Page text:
Possum Creek’s Year In Review (2021)
So here we are, at the end of 2021 and the start of a new year. It’s a Long Grasping month in the Hudson Valley, the view from my office punctuated by thick mist and hungry branches. Rain is constant but snow is nothing but a memory. While it doesn’t really feel like winter, I thought it would still be a good idea to do a short review of what Possum Creek Games did in 2021, what I learned from it, and what I’m hoping to bring into 2022. I hope to make this a regular series, because I think it would be pretty cool to examine the past and have a trail of these!
It Took A Team
For those who are unfamiliar about Possum Creek’s structure, we’re a small tabletop role-playing game company with two full time staff along with a lot of talented writers, artists, and consultants working alongside us. As the most prolific writer and loudest voice here, I tend to end up serving as the face of Possum Creek, but the reality is that it’s a sprawling team that each plays an important role. I can’t possibly credit everyone we worked with this year in one post, but I’ll do my best to cover some of the names and teams who were involved with 2021.
- Grubby is my business partner, and she runs half of the company while holding together the other half. Any artistic decisions we made this year, any stylistic choices, or any especially good cheese recommendations we gave — all came from her.
- Dominique Dickey has served as our editor on retainer for the past year, and they are an irreplaceable help. Every project besides Wanderhome we released this year had their hand in it, and they’re going to be taking on the role of lead editor for Yazeba’s Bed & Breakfast — a role which they’ll pull off admirably.
- We spent a lot of time working with the Yazeba’s Bed & Breakfast team, an amazing crew of folks including Mercedes Acosta, M Veselak, Lillie Harris, Aster Santiago, and Avery Alder. They’ve all played a huge role in making Yazeba’s Bed & Breakfast possible into 2022, and have worked quietly in the background for the past year pulling all that together.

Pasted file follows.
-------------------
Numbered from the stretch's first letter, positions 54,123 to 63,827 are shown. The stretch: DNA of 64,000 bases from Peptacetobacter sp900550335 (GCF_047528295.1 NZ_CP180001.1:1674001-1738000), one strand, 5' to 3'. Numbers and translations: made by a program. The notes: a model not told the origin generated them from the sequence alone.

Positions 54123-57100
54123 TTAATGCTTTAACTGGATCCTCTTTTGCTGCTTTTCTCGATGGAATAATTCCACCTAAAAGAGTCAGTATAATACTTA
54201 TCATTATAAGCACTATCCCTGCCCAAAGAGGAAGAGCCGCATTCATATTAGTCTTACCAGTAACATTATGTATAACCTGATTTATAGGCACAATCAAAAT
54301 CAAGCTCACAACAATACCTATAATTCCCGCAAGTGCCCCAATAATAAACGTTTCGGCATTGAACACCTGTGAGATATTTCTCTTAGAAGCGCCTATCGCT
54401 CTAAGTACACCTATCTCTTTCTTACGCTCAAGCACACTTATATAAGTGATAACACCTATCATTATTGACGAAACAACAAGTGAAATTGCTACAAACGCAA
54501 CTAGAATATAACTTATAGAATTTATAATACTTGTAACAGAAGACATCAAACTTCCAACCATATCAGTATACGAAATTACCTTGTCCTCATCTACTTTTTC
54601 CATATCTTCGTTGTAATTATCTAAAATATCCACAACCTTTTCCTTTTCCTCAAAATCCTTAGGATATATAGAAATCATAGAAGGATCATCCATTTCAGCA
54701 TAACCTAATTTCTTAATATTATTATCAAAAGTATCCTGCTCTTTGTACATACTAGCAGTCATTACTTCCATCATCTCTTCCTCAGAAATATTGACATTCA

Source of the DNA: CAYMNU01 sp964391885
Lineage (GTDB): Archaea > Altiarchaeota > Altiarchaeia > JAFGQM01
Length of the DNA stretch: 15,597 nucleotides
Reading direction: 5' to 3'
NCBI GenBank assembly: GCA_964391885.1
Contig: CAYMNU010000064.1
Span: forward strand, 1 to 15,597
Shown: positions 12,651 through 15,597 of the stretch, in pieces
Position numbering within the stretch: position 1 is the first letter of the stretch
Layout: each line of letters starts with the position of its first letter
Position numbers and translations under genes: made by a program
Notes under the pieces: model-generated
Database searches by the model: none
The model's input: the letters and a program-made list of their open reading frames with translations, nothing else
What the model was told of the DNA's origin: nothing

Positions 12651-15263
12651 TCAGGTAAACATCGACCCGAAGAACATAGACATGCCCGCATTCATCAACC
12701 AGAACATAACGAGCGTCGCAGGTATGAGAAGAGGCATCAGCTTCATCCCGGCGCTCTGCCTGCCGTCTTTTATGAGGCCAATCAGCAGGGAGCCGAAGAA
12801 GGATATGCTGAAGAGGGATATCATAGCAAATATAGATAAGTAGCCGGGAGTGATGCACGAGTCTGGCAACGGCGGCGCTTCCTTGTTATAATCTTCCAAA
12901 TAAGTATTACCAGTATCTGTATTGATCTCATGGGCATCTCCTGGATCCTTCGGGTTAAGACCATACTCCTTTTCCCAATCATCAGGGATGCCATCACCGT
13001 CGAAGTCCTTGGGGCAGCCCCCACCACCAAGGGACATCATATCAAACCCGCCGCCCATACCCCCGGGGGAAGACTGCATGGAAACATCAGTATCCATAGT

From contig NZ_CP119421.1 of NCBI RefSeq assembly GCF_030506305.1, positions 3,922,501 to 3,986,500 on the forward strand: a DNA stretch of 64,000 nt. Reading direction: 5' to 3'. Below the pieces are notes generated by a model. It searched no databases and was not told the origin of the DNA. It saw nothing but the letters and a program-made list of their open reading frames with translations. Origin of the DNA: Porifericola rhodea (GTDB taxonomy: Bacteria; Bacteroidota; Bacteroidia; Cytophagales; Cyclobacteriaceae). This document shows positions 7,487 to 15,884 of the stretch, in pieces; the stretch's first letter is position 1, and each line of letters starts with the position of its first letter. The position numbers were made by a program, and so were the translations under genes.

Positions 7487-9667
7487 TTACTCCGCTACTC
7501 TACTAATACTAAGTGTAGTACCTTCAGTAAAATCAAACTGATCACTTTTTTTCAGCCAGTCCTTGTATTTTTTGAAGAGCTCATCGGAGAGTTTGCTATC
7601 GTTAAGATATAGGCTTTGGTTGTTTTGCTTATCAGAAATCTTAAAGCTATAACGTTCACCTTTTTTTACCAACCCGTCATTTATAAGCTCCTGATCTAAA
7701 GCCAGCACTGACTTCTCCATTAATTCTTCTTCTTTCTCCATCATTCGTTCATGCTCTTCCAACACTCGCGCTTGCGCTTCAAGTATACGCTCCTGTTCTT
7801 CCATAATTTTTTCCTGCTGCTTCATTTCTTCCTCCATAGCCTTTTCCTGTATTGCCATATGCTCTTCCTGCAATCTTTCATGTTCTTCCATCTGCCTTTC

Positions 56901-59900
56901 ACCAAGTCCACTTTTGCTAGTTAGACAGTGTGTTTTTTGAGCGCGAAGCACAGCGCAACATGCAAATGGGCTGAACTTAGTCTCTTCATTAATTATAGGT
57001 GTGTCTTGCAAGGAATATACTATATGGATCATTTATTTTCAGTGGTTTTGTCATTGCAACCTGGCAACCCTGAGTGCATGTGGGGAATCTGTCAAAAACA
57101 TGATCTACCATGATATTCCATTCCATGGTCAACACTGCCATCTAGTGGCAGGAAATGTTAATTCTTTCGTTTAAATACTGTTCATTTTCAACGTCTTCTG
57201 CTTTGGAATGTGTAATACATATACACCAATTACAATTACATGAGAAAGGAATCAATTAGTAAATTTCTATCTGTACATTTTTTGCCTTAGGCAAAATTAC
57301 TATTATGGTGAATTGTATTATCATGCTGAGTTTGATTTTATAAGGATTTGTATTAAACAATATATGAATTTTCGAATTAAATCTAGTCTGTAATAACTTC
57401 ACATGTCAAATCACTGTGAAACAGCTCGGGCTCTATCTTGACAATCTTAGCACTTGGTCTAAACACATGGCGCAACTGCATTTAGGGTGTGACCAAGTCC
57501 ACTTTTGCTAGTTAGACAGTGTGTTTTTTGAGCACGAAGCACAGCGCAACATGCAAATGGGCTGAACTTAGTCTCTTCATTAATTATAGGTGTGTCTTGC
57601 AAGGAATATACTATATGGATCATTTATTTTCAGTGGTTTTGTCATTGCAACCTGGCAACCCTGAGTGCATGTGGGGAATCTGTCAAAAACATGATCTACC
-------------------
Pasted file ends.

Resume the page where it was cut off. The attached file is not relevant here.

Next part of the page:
- Will Quinn did the 2021 marquee art for Possum Creek Games (the beautiful illustration you see in the top banner) and he was a delight to work with.
What Happened In 2021
2021 was the year of Wanderhome for us. Our pastoral fantasy TTRPG was a breakout success on Kickstarter in 2020, and we spent much of the first half of 2021 editing, laying out, and releasing Wanderhome. We also released a few other games that were experimental, incomplete, or in preliminary stages as Patreon-exclusives. We also began preparing for our next big project, Yazeba’s Bed & Breakfast. Here’s a list of our releases and how well they did.
- Wanderhome was our biggest release. The PDF came out in April and the book was shipped out in September. Wanderhome single handedly accounts for most of our profits, around 70–80% of last quarter.
- Uncanny was an expansion to Sleepaway, our first game release. We released the book in February 2021 without a Kickstarter. It paid for itself, but it wasn’t profitable.
- Wickedness by M Veselak was our first game written by someone else that we published, and while the Kickstarter for it was in 2020 we finally put out the book in May. It is our second-highest selling game after Wanderhome, and has been something of a sleeper success.
- Venture & Dungeon by Riley Rethal and myself was another Kickstarter from 2020 we took on and published. It released in September/October 2021. Its success has been limited by a lack of marketing, but the audience who has connected with it really enjoys it.
- In The Time Of Monsters is a tactical combat TTRPG we released on Patreon and Itch.io. The PDF is unfinished and features only one piece of art. It did exceptionally well on Itch.io despite being unfinished, and far exceeded our expectations.
- We also released Midnight Oil and [untitled 1] on our Patreon, with minimal layout. These did well among our core audience.
We were also involved in the following projects this year: